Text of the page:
Slay, Okay

By Nancy Webb

Issue 006, Volume Two | Fall 2016

Tanya Lukin Linklater, Slay All Day, 2016. Webcommission still. Remai Modern. 

PHOTO Remai Modern

Beyoncé’s Lemonade did not convince bell hooks.

It is with the much-discussed visual album’s disorienting ambition to simultaneously “challenge the ongoing present day devaluation and dehumanization of the black female body” and “to seduce, celebrate, and delight” that hooks has taken issue. Lemonade presents its viewers with both multidimensional examples of black female experience and “stylized fashion plate fantasy representations,” often in the very same frame.1 This critique causes a double take. It causes an internal squirm deep in the stomach. A feeling that will only become more common as mainstream music, social politics and activism merge—or attempt to merge—more deeply. It is an unabashed yearning to give over: to be seduced, to celebrate and to delight in positive, powerful and empowering representations of women with no strings attached—to hit pause on criticality while we watch Beyoncé smash shit in a transcendent yellow gown. Responses like hooks’s essay “Moving Beyond Pain” are grounding. Whether or not you agree with hooks’s rebuttal, its existence facilitates a re-engagement with the complex project of visualizing non-oppressed, proud, joyful, self-loving bodies.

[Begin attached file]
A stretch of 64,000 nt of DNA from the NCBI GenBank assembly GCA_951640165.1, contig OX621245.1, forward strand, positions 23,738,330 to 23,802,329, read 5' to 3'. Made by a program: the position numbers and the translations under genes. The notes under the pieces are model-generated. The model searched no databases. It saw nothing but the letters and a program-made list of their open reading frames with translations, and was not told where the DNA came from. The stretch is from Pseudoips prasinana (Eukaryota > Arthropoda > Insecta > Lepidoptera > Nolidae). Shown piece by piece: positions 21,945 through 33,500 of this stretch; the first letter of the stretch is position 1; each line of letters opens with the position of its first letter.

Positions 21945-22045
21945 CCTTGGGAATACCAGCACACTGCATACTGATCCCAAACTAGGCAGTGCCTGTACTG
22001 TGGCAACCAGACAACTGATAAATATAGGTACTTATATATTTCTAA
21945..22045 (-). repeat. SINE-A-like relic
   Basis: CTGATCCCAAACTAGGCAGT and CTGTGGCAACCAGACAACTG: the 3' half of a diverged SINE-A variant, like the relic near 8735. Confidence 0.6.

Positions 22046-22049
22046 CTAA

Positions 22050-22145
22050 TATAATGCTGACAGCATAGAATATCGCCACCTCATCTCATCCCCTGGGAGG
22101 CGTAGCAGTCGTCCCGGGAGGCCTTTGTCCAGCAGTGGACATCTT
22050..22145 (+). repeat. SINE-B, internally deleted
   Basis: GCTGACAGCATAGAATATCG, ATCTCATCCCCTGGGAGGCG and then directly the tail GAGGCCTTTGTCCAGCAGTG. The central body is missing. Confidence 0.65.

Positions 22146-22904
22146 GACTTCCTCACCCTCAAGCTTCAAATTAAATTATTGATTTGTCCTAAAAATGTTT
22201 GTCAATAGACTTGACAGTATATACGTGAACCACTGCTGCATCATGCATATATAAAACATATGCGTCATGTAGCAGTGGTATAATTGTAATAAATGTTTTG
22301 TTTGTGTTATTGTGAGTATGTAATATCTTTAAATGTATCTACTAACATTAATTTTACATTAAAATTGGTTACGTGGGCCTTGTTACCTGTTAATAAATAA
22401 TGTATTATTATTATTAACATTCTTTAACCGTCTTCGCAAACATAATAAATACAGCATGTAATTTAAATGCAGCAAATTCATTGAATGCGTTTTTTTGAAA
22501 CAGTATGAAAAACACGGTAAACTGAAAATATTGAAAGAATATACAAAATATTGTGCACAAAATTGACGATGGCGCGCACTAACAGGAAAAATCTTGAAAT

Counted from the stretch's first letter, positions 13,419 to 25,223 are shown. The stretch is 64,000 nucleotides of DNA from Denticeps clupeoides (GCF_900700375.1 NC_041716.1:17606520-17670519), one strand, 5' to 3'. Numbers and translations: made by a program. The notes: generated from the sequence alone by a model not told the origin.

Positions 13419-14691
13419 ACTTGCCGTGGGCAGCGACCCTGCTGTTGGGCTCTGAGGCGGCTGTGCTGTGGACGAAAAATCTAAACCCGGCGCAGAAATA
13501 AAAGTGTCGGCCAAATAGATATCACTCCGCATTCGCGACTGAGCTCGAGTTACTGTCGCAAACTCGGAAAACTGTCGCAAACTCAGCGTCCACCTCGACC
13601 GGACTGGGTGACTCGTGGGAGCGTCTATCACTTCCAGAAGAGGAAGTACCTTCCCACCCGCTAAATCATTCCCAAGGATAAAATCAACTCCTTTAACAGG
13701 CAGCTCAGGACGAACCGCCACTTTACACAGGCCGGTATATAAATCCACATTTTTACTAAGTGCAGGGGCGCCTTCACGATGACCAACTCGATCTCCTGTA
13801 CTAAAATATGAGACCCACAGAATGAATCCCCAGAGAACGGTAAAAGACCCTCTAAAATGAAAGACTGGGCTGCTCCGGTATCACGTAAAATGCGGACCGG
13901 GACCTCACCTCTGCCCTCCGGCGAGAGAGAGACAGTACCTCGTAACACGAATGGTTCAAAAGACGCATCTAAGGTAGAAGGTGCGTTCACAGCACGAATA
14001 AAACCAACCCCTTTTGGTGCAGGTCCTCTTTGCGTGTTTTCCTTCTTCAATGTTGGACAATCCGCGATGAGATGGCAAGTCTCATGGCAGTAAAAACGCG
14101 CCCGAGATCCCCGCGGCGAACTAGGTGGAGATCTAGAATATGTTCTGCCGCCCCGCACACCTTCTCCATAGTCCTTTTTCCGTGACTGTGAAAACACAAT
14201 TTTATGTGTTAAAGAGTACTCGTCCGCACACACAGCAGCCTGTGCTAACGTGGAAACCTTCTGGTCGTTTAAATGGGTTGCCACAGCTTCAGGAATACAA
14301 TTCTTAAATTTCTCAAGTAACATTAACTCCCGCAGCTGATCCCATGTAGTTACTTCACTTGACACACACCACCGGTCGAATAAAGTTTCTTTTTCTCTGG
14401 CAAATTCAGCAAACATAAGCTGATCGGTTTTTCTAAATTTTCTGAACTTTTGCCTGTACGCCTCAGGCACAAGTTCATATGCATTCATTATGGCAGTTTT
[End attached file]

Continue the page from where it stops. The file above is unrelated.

At least some of this was on Tanya Lukin Linklater’s mind when she produced the web commission Slay All Day (whose title is a nod to lyrics from Beyoncé’s “Formation”) for the soon-to-be-open Remai Modern museum in Saskatoon. When we spoke about the project, Lukin Linklater hinted at an interest in Beyoncé’s Lemonade because it provides a unique model of pop culture’s engagement with the politics, history and imagery of African American people. As an Alutiiq artist from Alaska, now based in Northern Ontario, Lukin Linklater drew inspiration for the video Slay All Day from points of connection between feminist politics, Indigenous histories and African American experiences (while careful to acknowledge the thoroughly individual nature of the latter two distinct histories).   

 Slay All Day combines bodily movements and dance elements across genres and generations.

Slay All Day is a four-minute silent choreography, partially improvised by Toronto-based dancer Ceinwen Gobert.  The video opens on a split screen: Gobert occupies an unadorned room in both screens wearing a white bandeau bra and knee-length white tutu on the left and a simple black leotard on the right.

The dancer is still. While her counterpart sees the entire choreographed sequence through, she punctuates specific moments in the performance.








She begins to move, almost imperceptibly, pulsing like a slow lung, up and down, expanding and deflating. Suddenly, she drops almost to the floor, muscles collapsing as though folding inward, storing themselves ergonomically inside the shell of the body.